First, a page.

The brightness distribution of sequentially extracted borehole camera imagery shows two distinct sequences of basal ice in Kamb Ice Stream. The upper sequence (7.3 m) comprises clear ice and layers with dispersed and stratified debris. The lower sequence (8.2 m) consists of accretion ice with alternating layers of stratified and solid debris. The two sequences have volumetric debris contents of about 5% and 20%, respectively. We infer that the upper sequence formed in a tributary where subglacial meltwater was abundant and that the lower sequence formed on the Siple Coast plain where basal freezing currently dominates the basal thermal regime. The basal ice layer contains the equivalent of 2.1 ± 0.4 m of frozen sediment. The high volume of sediment is a result of debris-rich layers interpreted to have formed by accretion in the stagnant phase of ice stream on/off cycles. Fast ice streaming punctuated by entrainment of debris during stagnation episodes is consistent with inferred past flow of adjacent ice streams and geologic features in the Ross Sea. Our results show that sediment wedges near grounding lines may form by melt out of basal ice debris. This is different from previous studies where it was assumed that sediment transfer occurs through sediment deformation within layers of subglacial till. Cumulative freezing in recurring ice stream cycles shows that entrainment of sediment by basal freeze-on is an important erosion mechanism and that high sediment fluxes can occur when ice streams override Coulomb-plastic substrates.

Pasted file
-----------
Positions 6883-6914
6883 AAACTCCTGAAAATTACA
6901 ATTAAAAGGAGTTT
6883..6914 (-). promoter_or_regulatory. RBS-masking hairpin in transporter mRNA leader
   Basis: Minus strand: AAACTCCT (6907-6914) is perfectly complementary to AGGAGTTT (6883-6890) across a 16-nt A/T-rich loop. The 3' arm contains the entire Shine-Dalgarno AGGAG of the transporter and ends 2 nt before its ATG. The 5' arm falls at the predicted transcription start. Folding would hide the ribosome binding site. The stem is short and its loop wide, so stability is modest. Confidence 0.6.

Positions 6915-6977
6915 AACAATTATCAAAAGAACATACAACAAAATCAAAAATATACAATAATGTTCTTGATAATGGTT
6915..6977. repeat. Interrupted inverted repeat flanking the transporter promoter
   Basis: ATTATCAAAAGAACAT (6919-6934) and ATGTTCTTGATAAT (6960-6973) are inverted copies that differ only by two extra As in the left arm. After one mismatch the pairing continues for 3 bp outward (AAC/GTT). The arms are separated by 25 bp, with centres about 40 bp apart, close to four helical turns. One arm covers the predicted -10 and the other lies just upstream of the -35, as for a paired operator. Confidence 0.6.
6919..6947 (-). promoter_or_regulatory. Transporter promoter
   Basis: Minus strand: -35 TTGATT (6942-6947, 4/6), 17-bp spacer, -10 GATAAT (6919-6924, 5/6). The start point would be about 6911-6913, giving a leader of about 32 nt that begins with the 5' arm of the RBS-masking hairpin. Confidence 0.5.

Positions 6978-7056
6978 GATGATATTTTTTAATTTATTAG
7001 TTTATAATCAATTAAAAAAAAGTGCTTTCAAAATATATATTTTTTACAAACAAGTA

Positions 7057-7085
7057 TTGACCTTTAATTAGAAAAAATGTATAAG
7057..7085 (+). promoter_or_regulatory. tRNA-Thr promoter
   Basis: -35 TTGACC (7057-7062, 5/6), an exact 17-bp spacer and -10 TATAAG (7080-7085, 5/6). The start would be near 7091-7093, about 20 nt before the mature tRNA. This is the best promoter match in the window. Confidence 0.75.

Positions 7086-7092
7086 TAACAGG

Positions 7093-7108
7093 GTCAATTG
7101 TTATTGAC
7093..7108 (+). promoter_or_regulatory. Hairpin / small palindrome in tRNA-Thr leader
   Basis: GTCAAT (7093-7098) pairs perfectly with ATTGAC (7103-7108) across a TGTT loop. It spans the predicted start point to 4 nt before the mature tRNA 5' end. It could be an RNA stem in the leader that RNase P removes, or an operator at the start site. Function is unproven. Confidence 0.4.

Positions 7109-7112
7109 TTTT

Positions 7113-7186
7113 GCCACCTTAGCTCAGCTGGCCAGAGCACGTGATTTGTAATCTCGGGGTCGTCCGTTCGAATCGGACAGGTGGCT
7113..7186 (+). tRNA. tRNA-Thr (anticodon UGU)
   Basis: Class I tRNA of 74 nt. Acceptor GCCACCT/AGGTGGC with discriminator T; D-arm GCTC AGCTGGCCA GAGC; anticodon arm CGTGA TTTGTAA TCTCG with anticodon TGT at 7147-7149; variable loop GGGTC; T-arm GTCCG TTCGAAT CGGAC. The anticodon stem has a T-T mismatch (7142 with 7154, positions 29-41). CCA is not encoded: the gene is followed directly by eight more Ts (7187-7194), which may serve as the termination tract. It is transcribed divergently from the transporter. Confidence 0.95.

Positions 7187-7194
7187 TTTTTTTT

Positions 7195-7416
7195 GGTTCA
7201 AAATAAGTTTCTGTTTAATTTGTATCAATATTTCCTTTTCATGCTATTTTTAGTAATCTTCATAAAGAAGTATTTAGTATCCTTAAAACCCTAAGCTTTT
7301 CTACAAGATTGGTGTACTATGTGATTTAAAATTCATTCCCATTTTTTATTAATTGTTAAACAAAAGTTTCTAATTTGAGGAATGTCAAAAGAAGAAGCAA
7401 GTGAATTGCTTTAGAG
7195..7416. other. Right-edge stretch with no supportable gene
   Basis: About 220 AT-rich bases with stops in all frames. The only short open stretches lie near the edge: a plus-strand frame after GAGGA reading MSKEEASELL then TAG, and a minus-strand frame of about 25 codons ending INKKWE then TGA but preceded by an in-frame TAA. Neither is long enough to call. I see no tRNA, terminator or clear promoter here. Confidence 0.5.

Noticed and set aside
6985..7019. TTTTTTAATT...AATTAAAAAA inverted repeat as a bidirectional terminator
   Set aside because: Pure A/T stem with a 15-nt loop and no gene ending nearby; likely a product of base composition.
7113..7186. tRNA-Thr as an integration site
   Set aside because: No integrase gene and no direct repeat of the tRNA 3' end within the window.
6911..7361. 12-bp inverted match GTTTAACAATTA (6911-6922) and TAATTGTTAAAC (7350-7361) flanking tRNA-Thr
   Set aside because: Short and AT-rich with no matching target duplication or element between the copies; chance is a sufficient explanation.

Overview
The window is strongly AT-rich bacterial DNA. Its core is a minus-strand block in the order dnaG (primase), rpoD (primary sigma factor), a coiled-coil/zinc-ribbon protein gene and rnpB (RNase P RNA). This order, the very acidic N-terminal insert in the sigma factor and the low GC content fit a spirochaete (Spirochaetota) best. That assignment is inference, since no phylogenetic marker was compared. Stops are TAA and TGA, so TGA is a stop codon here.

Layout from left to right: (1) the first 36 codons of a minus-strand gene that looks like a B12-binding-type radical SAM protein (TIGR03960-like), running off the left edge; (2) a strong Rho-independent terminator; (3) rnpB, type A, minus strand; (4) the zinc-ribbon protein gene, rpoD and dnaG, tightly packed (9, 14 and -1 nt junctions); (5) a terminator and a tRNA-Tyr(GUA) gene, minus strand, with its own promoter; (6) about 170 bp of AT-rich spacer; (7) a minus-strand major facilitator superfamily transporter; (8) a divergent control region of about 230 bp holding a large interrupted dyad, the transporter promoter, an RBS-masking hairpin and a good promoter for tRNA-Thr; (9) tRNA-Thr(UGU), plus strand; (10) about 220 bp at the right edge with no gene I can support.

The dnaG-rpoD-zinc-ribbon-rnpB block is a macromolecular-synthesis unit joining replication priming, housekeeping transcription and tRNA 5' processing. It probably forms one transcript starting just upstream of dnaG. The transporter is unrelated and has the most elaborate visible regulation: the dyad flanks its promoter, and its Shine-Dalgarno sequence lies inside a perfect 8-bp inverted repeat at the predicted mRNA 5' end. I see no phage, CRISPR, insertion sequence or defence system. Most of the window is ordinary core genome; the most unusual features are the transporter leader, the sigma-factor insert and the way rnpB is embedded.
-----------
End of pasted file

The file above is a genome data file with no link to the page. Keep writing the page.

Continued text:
ASJC Scopus subject areas
- Earth-Surface Processes